Wednesday, March 30, 2022

"24/7" by Dino

Song#:  3792
Date:  02/04/1989
Debut:  86
Peak:  42
Weeks:  14
Genre:  Pop, Blue-Eyed Soul


Pop Bits:  This singer/songwriter's single "Summergirls" got an extra push when picked up by 4th & B'way Records in 1988. It would do fairly well reaching the halfway mark on the Pop chart. That seemed to be enough for the label to ask for a full album and Dino then worked up his debut effort 24/7 writing, arranging, and producing all of the tracks. Once finished, this title track single would be issued out as a single. The song would nearly crack the Pop Top 40 while getting to #43 Dance. However, it was at R&B that the song did best peaking at #12. That success set Dino up well for his next single.

ReduxReview:  I wasn't a big fan of the freestyle workout "Summergirls," but this next single certainly showed Dino in a much better light. The chilled out, soulful groove was a totally different feel and the production was on-point for the time period. Dino even sounded much better on the tune, which had a memorable chorus. The lyrics have a whiff of cheez-whiz to them, but the rest of the track is good enough to overcome that. I remember this song from back in the day and was always surprised that it didn't do better on the Pop chart. It sounded like an easy Top 20 to me.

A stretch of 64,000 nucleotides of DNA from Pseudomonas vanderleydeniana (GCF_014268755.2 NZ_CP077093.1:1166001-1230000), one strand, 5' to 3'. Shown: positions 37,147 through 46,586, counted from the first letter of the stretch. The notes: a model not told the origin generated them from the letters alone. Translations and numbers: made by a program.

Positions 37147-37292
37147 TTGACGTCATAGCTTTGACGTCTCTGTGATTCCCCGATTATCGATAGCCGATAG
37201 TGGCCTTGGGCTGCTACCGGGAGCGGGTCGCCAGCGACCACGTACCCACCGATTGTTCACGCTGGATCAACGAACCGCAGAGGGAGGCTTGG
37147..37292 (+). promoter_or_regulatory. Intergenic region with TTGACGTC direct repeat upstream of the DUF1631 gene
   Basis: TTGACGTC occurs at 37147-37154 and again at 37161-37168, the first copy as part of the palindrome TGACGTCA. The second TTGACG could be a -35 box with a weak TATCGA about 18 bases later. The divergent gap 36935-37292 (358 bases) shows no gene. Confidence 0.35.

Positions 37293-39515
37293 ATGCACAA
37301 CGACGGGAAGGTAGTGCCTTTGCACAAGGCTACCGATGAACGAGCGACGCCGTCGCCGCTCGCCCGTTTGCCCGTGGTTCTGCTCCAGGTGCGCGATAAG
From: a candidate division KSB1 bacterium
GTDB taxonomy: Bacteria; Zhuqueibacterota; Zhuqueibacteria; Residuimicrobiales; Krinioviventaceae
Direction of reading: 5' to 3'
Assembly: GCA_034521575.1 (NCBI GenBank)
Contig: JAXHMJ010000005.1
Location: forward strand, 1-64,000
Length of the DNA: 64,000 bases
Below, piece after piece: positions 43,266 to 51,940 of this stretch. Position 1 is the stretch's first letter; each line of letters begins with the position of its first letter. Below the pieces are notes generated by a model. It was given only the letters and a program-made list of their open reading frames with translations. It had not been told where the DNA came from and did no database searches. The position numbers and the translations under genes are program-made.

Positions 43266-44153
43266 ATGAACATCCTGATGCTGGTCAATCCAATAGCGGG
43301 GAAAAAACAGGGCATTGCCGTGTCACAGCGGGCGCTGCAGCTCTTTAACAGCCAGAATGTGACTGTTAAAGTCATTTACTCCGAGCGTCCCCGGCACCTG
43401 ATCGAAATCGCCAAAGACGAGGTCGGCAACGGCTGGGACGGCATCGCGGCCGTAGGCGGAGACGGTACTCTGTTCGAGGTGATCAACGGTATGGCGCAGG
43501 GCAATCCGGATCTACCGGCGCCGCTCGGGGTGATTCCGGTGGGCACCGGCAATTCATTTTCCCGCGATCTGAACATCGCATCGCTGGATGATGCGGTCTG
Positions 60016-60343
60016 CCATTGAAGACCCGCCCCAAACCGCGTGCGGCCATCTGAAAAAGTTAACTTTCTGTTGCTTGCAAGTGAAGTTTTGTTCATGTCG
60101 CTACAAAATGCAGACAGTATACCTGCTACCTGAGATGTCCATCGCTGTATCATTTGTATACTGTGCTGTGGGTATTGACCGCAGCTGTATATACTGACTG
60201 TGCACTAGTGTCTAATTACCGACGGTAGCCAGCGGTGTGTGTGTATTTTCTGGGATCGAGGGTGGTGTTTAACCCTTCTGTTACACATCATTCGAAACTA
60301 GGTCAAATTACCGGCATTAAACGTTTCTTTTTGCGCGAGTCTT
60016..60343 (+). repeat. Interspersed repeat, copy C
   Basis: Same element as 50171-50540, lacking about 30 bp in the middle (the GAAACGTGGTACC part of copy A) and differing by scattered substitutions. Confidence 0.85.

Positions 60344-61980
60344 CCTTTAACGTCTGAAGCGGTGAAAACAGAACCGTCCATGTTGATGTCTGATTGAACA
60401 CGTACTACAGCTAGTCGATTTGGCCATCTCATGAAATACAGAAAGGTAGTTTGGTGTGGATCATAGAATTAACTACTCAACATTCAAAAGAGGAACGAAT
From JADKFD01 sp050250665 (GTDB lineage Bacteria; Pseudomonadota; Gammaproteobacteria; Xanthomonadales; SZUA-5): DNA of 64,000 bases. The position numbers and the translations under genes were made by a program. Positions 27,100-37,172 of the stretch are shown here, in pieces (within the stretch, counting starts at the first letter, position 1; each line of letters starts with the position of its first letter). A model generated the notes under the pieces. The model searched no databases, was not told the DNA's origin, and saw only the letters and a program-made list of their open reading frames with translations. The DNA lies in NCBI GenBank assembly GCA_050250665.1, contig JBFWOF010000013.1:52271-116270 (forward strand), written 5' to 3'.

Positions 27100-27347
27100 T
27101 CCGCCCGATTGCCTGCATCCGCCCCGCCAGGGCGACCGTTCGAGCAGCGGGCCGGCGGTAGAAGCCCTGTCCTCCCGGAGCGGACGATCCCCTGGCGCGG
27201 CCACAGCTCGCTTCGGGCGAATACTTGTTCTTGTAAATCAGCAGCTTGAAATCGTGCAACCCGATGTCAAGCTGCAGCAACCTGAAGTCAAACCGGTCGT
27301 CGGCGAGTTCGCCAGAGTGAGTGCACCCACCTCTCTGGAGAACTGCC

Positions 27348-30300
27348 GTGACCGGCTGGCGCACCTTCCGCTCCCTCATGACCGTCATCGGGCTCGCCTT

ReduxRating:  7/10

Trivia:  Later on in his career, Dino would write or co-write songs for other artists. In 1995, a song he co-wrote with Rebecca Byram, "My Promise to You," would get picked up and recorded by the male vocal trio No Mercy. Consisting of Americans Marty Cintron and twin brothers Ariel and Gabriel Hern├índez, No Mercy was assembled in Germany by producer Frank Farian (of Milli Vanilli fame). Their first single, a remake of Everything But the Girl's #2 hit "Missing," didn't fare that well, but a second single from their debut album My Promise (self-titled for US release), "Where Do You Go," would be a worldwide hit. It would make the Top 10 in several countries including the US where it reached #5. Follow up singles didn't perform quite as well, but the hit was enough to get albums sold. In the US, the LP would only reach #104, but touring, fans, and other promotion helped get it certified gold in 1997. Dino's "My Promise to You" would be on that album, but it was not issued out as a single. No Mercy would release a far less successful LP in 1998 and an indie effort in 2007.

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